Review: Moses and Akhenaten, 1 Dec 2012 by Ahmed Osman

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Review: Moses and Akhenaten: The Secret History of Egypt at the Time of the Exodus (Paperback) by Ahmed Osman

The impression I get with the Old and New Testaments is that it is too cosmetic, too clinical, and too comprehensive and too immediate. The whole basis of the doctrines of Judaism (and Christianity) in the Bible essentially rests on the tablets and the message brought down from Mount Sinai by Moses. But did Judaism really appear suddenly in 1314 BC out of the genius of Moses and his seeing the “Burning Bushes” or did the religious beliefs of Moses and monotheism evolve from existing religions, gods, cultures, and traditions of the peoples in Egypt? And If it did evolve from Egyptian religious cultures, why has this fact been suppressed all this time?

Egyptian historical evidence has proven that the Pharaoh Akhenaten (1380 – 1334 BC) also known as Pharaoh Amenhotep IV abolished polytheism and replaced it with a single god Aten who was spiritual without image or form. Akhenaten ruled Egypt for seventeen years, but his vision of a mono-theist god upset the people and especially the fundamentalists polytheist priests to such an extent that he was forced to abdicate the throne and allowed his successor to allow the people to include the worship of the old gods of Egypt, Amun. The animosity of the polytheists and the followers of the monotheists were irreconcilable at that point in time. Akhenaten was forced to seek refuge in Sinai taking with him his Egyptian and Israelite supporters. And this was the beginnings of Judaism.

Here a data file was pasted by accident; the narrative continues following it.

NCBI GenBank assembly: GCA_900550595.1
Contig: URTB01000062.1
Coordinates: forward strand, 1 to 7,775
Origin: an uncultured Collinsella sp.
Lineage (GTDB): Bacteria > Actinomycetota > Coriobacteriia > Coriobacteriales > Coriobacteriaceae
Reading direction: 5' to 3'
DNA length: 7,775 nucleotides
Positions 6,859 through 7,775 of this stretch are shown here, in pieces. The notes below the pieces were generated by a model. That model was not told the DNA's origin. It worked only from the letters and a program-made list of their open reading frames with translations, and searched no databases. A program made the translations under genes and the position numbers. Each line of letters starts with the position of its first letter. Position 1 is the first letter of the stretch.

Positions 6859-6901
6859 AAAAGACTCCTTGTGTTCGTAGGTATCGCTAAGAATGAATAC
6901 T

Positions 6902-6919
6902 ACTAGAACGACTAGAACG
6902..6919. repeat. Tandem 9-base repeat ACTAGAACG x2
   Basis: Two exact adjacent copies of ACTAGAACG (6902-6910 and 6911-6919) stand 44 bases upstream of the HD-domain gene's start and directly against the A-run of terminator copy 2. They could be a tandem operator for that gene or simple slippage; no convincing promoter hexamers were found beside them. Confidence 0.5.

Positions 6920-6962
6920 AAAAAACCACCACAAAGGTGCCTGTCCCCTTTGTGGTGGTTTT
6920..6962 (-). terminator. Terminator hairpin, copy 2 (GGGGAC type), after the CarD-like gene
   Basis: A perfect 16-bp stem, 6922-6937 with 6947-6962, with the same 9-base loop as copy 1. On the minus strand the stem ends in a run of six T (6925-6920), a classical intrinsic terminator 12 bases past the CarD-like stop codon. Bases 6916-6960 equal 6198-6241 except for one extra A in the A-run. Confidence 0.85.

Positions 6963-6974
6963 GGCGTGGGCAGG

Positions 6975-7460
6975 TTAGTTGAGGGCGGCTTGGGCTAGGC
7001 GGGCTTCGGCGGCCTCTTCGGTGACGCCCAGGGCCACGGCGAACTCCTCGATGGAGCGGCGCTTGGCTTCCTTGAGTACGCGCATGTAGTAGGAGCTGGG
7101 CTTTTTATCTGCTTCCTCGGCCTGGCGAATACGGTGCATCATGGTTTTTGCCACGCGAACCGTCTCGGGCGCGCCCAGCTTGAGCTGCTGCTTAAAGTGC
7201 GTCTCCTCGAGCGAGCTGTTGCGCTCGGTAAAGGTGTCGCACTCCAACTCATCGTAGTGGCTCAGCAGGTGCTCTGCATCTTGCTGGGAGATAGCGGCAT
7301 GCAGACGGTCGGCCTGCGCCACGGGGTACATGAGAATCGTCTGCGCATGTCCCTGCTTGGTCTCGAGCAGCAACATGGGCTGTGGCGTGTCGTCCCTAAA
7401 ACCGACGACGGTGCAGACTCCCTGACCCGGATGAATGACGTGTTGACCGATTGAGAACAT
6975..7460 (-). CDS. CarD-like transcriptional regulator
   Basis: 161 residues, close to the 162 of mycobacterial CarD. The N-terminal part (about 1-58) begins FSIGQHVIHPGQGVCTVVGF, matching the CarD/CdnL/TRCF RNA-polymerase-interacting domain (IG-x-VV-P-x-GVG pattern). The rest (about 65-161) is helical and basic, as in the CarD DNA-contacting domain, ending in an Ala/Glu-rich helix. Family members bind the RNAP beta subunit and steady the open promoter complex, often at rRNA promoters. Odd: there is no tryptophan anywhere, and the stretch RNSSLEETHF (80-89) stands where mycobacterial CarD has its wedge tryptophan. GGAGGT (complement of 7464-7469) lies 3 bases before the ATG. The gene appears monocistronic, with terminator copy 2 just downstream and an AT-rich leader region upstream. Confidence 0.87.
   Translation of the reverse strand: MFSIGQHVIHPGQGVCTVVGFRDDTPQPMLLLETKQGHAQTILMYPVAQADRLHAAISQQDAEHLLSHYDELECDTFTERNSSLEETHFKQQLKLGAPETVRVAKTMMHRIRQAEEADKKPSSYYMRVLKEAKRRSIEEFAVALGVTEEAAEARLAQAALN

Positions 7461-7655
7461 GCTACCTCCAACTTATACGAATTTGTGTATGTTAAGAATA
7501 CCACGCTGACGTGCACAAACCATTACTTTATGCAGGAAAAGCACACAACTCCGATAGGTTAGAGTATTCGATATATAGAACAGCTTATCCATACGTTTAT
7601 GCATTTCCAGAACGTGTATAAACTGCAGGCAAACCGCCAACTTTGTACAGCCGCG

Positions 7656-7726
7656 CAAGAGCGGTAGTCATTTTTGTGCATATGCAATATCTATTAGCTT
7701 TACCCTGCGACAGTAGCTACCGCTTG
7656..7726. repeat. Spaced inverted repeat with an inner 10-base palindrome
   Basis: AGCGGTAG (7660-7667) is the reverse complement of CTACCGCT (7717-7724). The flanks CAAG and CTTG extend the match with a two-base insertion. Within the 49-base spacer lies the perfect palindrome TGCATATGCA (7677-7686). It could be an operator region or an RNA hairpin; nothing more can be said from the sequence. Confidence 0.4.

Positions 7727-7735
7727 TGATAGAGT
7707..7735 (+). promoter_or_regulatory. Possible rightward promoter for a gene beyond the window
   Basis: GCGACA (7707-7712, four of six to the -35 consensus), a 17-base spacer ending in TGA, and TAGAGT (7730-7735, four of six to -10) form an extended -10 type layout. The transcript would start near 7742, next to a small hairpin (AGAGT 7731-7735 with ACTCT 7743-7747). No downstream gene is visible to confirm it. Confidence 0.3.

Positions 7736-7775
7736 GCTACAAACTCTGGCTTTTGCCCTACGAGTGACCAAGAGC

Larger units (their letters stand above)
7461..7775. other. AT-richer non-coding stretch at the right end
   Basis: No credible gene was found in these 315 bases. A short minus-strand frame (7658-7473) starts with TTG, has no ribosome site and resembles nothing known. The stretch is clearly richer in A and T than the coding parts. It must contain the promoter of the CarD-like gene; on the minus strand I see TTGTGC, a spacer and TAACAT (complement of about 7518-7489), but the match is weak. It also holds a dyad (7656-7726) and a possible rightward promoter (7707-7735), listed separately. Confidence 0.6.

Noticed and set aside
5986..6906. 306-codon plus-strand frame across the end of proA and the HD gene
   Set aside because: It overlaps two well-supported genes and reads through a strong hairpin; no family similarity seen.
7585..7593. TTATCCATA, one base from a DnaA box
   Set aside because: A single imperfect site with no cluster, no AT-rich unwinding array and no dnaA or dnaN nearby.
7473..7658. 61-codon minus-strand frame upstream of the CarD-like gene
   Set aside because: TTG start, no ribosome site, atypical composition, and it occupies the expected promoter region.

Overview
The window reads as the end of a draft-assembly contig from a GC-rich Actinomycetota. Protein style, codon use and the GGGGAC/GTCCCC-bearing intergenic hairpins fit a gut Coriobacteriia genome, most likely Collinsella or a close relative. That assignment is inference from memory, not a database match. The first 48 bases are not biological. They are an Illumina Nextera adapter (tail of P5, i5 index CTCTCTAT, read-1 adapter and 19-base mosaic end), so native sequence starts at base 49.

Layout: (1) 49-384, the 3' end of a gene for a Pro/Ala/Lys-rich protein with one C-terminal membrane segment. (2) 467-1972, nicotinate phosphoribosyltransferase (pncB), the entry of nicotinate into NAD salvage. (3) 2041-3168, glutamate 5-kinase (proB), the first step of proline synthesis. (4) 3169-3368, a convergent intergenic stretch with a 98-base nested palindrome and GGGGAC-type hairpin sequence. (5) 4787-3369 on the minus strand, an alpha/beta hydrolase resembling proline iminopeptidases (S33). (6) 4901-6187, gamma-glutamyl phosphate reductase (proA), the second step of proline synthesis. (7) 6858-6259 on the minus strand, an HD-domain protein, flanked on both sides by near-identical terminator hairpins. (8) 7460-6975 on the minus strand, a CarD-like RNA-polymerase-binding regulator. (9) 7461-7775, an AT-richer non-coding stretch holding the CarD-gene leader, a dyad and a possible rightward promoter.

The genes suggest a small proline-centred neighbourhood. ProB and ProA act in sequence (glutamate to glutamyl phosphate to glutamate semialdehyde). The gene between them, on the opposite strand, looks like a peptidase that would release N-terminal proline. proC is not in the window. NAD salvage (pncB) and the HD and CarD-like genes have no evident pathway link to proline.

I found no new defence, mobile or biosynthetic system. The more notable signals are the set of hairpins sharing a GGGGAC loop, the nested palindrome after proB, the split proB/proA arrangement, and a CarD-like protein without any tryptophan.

Sigmund Freud had suggested that Moses was in fact one of the Egyptian priests from the Aten Temples who started the religion of Judah. But as he was Egyptian, it was convenient if his identity was removed so as not to alienate the Jews since there was not much love between the Egyptians and the Jewish people.

But Egyptian scholar Ahmed Osman hypothesized that in fact Moses as depicted in the Old Testament was, in fact, a spiritual representation of Akhenaten. They were one and the same person although the accounting differed in the different texts.

The Egyptians, of course, divorced themselves from this blasphemy. The Jews wanted a new identity also divorced from any Egyptian connections. The Romans and Christians were determined to suppress any connections to the Egyptian polytheist culture as it would have undermined their own narratives, independence and authority.

The lives of Amenhotep IV, Akhenaten, Moses, the creation of Aten, the Temples of Aten, and monotheism all occurred about the same time in history. Was it simply coincidence, or is there some credibility in the hypothesis of Sigmund Freud and Ahmed Osman? Only further archaeological findings will prove of disprove such hypothesis but the evidence and timing is too coincidental to be chance.

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